EHEC infections

Infection with EHEC bacteria can cause severe diarrhea. In most cases it is caused by consuming contaminated foods or close contact with animals which naturally carry EHEC in their digestive tract. In severe cases complications such as acute kidney failure may occur.

At a glance

  • EHEC stands for enterohemorrhagic Escherichia coli. These are bacteria that are found mainly in the digestive tracts of ruminants such as cows and sheep.
  • In human beings, EHEC bacteria can cause diarrhea as well as serious complications such as acute kidney failure.
  • Most infections with EHEC come from contaminated food or contact with objects or animals with traces of animal feces on them.
  • One potential serious complication is hemolytic uremic syndrome (HUS). This occurs particularly in small children.
  • Infections can be prevented by careful hand hygiene and hygiene in the kitchen.

Note: The information in this article cannot and should not replace a medical consultation and must not be used for self-diagnosis or treatment.

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What is an EHEC infection?

EHEC is short for enterohemorrhagic Escherichia coli. This is a highly disease-causing group of coli bacteria.

Some coli bacteria occur naturally in the human digestive tract. EHEC bacteria, however, occur naturally in the digestive tract of ruminants such as cows, sheep or deer. EHEC can produce toxic substances (toxins) that can cause severe illness in human beings.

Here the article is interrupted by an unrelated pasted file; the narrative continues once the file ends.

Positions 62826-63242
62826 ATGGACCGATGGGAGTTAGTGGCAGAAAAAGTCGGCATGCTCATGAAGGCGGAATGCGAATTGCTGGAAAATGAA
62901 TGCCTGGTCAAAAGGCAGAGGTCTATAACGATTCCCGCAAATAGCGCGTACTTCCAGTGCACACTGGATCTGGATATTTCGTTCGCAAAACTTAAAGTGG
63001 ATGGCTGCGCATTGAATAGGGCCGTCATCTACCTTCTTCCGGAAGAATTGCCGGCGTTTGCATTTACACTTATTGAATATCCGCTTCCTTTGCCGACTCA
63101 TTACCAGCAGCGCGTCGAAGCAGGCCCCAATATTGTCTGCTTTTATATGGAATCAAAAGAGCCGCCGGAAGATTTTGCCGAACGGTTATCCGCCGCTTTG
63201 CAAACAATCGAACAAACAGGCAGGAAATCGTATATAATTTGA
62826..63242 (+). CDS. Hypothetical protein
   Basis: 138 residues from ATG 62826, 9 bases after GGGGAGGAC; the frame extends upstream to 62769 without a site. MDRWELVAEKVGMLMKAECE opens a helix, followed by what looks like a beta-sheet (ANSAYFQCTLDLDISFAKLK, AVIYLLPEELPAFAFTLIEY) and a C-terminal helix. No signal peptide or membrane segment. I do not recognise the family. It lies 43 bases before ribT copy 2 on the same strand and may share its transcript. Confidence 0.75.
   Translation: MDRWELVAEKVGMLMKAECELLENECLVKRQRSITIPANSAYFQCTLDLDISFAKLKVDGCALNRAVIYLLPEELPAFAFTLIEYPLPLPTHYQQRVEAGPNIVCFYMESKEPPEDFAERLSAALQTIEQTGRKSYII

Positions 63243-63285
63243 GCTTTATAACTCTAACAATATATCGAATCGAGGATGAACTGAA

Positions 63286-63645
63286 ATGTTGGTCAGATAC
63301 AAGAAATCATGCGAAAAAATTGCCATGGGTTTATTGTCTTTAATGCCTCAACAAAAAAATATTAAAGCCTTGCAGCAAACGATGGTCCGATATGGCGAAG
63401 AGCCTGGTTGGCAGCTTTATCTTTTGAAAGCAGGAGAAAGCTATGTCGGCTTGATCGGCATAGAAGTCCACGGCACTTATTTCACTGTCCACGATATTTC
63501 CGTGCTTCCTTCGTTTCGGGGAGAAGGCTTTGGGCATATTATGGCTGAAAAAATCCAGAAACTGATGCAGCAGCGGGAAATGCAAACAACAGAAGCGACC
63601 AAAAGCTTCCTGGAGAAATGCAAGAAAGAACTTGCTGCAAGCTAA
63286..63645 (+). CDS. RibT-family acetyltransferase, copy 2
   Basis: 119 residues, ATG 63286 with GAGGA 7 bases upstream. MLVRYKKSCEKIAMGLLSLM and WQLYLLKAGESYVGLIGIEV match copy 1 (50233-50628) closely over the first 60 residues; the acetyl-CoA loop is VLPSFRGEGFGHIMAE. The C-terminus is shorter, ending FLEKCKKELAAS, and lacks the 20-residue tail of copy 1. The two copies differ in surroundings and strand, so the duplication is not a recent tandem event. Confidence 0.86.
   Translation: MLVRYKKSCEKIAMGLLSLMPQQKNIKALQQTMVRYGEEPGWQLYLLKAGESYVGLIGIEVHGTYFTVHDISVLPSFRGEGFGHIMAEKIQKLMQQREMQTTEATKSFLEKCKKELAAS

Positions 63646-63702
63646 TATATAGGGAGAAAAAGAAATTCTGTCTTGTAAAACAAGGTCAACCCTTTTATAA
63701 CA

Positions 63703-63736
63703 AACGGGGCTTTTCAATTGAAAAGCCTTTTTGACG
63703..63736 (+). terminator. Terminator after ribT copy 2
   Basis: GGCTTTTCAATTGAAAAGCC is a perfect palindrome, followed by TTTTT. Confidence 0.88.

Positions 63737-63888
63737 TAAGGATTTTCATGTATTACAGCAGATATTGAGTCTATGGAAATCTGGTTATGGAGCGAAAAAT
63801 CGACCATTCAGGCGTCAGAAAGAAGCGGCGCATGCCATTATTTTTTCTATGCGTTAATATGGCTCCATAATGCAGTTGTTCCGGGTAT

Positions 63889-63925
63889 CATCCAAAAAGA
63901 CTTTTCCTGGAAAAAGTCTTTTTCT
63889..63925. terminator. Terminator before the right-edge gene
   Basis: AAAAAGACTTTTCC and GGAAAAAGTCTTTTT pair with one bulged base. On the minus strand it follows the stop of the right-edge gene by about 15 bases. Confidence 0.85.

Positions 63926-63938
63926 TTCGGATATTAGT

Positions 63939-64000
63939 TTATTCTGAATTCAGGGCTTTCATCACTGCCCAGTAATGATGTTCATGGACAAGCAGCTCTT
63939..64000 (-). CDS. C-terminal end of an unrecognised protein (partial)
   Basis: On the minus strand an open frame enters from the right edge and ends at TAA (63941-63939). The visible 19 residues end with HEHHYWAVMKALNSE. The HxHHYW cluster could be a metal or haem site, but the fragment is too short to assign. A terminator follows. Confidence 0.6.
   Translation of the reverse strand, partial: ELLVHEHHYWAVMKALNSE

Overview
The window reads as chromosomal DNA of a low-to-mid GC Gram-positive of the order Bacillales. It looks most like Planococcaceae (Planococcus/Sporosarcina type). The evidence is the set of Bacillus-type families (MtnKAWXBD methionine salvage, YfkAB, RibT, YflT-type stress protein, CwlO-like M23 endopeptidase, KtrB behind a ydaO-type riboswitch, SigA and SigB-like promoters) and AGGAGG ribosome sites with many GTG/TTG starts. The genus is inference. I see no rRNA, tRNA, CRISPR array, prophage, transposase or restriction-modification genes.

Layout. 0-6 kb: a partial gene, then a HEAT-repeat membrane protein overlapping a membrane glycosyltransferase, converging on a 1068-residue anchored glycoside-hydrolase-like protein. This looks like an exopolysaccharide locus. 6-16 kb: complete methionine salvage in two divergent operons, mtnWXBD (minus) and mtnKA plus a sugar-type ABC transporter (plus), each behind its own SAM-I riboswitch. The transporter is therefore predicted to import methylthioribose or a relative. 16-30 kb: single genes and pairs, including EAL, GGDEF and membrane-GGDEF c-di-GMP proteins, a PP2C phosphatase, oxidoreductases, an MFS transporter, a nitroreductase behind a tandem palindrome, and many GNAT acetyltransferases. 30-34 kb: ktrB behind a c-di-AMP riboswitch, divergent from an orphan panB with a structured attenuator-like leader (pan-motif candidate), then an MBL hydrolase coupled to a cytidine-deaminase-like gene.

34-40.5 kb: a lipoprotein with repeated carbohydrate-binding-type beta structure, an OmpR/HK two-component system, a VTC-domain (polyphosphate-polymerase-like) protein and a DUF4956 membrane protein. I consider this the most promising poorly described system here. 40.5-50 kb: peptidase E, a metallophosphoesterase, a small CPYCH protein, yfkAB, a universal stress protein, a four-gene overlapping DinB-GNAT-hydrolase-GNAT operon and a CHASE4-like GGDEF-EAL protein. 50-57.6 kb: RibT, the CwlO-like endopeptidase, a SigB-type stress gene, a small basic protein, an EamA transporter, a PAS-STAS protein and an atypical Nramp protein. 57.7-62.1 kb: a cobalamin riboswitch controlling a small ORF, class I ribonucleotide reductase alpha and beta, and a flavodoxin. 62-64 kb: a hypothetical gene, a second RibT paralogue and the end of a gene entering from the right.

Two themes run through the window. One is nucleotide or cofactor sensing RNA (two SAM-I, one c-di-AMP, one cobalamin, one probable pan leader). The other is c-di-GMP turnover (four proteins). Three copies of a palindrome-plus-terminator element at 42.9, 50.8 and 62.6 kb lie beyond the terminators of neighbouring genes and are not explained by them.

EHEC infections can go unnoticed but may also be accompanied by severe diarrhea. One potential but rare complication is hemolytic uremic syndrome (HUS). This can sometimes cause acute kidney failure. HUS is normally only temporary and usually abates later. Late complications may sometimes occur.

What are the symptoms of EHEC infections?

Infection with EHEC can be entirely asymptomatic but may also be very severe and cause complications.

Initial symptoms generally appear between 2 to 10 days after infection. Most conditions are characterized by watery diarrhea with nausea, vomiting, abdominal pain and in rare cases fever.

Severe cases

In 10 to 20 out of 100 people affected the watery diarrhea becomes bloody diarrhea with cramping abdominal pain and sometimes fever. Babies, small children, older people and people with immune deficiency are particularly affected.

Cases with complications